I’m thinking Hotel Transylvania: Transformania – exclusive to Amazon Prime – could’ve probably been called simply Hotel Transformania, but we wouldn’t want anyone to get the branding confused with, I dunno, Transformers? The Best Exotic Marigold Hotel? Hotel Rwanda? Anyway, it also should’ve been called TransFOURmania, since it’s the fourth movie in the moderately successful animated movie/video game/TV franchise, and reportedly the final film. Sight unseen, it’s already the least of the features, considering Adam Sandler was replaced by Brian Hull as the voice of Drac, and Genndy Tartakovsky, director of the first three, is out, getting only producer and writing credits here (and is hopefully off making a second season of Primal, or rebooting Dexter’s Laboratory). The movie kept getting bumped down the theatrical release schedule until Sony sold the movie to Amazon, prompting relief in parents who otherwise would’ve felt pressured to spend $83 on tickets and popcorn to take the fam to the cineplex to see a mediocre cartoon. Instead the movie can be half-watched in the background at home, which just might be the fate it deserves.
The Gist: We open on Drac (Hull) smack in the middle of a big shindig. It’s the 125th anniversary of Hotel Transylvania, and that’s a mighty long time, but some things never change: He’s still crappin’ annoyed by Johnny (Andy Samberg), the irritating, chirpy, color-soaked husband of Drac’s beloved monochrome daughter Mavis (Selena Gomez). Drac is moments away from taking the stage, announcing his retirement and handing the hotel keys to Mavis and Johnny. But Johnny being Johnny, he puts Drac’s colon in a last-second knot, and the vampire changes his mind. Johnny really wants the hotel. Johnny shouldn’t have the hotel. Johnny would ruin the hotel, because Johnny sucks. The hotel is a cool, safe space for monsters to hang out and not be deemed subhuman, and Johnny is the opposite of cool. He’s a obnoxio-dorknoramus of the highest degree.
Ever the uptight fool, Drac fibs hard, telling Johnny that there’s an obscure real estate law stating that Hotel Transylvania can’t be owned by a human. Johnny finds a loophole in that logic: He’ll have Van Helsing (Jim Gaffigan) zap him with a doohickey that’ll turn him into a monster. They test it on a gerbil, and it becomes a fuzzy purple behemoth. So zap! Johnny grows scales and a tail and talons and fangs. Drac flips out and, what with one wacky slapstick occurrence or another, gets zapped by the thingy and becomes a normal mortal human, one so terrifying, he could pass for a Republican in a heartbeat.
This does not go over well. Drac wants to change himself back, but the doohickey breaks, and the only way to fix it is to trek to the heart of a South American jungle to find a special gem. So Bland Drac and Monster Johnny hop a plane and initiate father-in-law/son-in-law bonding, the likes of which could see either soon dead by passive aggression or unlikely pals, but hey, no spoilers here. It also gives Drac an opportunity to experience the joys of sunlight, piranhas and mosquitos. Meanwhile, Frankenstein’s monster Frank (Brad Abrell), werewolf Wayne (Steve Buscemi), invisible guy Griffin (David Spade), mummy Murray (Keegan-Michael Key) and Blobby also are demonsterized, and hop a plane to the Amazon with Mavis and Drac’s human S.O. Ericka (Kathryn Hahn) leading the way. If there’s a point to any of this, please, someone let me know.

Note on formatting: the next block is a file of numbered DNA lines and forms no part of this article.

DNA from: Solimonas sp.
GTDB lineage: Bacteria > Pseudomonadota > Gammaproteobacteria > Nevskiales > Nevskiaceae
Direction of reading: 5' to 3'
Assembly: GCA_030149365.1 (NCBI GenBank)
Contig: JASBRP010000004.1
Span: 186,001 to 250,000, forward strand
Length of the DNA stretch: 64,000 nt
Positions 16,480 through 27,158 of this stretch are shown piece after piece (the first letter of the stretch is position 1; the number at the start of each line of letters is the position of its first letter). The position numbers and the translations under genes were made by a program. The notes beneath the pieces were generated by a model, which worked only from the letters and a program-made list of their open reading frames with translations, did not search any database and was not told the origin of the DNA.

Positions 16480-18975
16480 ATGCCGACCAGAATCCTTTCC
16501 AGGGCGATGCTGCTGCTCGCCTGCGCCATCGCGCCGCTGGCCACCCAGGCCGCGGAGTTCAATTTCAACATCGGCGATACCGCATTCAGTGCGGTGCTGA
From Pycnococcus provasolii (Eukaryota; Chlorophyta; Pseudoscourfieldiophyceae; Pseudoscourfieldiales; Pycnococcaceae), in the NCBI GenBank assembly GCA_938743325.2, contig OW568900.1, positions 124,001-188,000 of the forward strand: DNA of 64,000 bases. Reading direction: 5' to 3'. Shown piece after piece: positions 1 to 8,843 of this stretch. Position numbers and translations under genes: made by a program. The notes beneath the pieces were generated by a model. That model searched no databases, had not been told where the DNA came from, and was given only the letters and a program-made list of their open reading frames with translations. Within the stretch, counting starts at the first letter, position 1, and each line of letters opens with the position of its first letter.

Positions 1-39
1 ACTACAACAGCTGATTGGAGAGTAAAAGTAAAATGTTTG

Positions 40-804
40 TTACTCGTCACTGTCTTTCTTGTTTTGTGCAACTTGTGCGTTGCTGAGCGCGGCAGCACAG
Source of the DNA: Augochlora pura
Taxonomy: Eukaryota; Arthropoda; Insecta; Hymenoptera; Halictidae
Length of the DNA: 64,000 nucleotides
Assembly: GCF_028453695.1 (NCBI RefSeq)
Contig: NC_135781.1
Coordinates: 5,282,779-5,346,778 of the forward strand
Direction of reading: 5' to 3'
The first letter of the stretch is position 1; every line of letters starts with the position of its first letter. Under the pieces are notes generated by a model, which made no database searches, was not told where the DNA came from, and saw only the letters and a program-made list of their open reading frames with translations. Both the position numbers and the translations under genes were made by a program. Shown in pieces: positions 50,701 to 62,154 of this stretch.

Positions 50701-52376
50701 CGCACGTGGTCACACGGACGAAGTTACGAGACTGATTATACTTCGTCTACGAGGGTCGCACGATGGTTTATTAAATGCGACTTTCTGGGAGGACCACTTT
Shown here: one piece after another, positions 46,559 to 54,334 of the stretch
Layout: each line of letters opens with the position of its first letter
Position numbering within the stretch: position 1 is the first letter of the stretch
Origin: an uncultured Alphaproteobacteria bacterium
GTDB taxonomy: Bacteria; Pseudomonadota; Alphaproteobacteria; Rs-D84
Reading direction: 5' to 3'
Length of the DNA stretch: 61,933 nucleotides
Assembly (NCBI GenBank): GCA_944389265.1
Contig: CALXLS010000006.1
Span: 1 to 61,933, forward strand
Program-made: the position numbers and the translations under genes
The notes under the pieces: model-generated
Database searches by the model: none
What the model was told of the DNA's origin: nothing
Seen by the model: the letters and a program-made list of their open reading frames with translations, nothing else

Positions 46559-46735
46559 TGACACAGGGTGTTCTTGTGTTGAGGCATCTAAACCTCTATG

What Movies Will It Remind You Of?: The Nightmare Before Christmas, Corpse Bride, Paranorman and Coraline (ESPECIALLY Coraline!) all seed high in the animated Halloweeny-movie brackets, while the Hotel Transylvanias and recent Addams Family movies compete in the NIT equivalent.
Performance Worth Watching: Jeez, this material is bland. Only Samberg does anything memorable as the movie’s most aggravating character.
Memorable Dialogue: “It’s like Freaky Friday, but on a Tuesday!” – Johnny exercises his wit with a two-pound dumbbell
Sex and Skin: None.
Our Take: Transformania doesn’t blow its opportunity to deliver the same, predictable comedy we expect from this series, much of it pegging relatively high on the obnoxiometer, delivered at a dizzying pace and inspiring the occasional snicker. The Hotel Transylvanias are very much a kids-only endeavor, a hyperactive gag onslaught with light homilies tossed in at the end like a vitamin or mineral into a bowl of High Fructose Corn Syrup Flakes (NOW With Disconcertingly Spongy Dehydrated Marshmallow Wads!).
This time around, we get a “you’re perfect just the way you are” message of acceptance and the humanization of Drac, who proves he’s capable of not just physical change, but emotional change, thus marking the character’s progress from judgmental, shallow jackbutt to warm, accepting guy. His father-in-lawdom has moved through tolerance to love, something we’ve no doubt been really torn up over, holding us in suspense since the first movie assaulted our senses a decade ago. If you can bring yourself to cut through the incredibly manic silliness of these movies to care about any of this, godspeed my friend, godspeed.
Our Call: The entertainment value of Hotel Transylvania: Transformania is exactly equivalent to its status as a side perk to getting free two-day shipping on whatever random crap you bought while drunkscrolling on your phone. STREAM IT so your kid won’t bother you while the hangover wears off.
John Serba is a freelance writer and film critic based in Grand Rapids, Michigan. Read more of his work at johnserbaatlarge.com.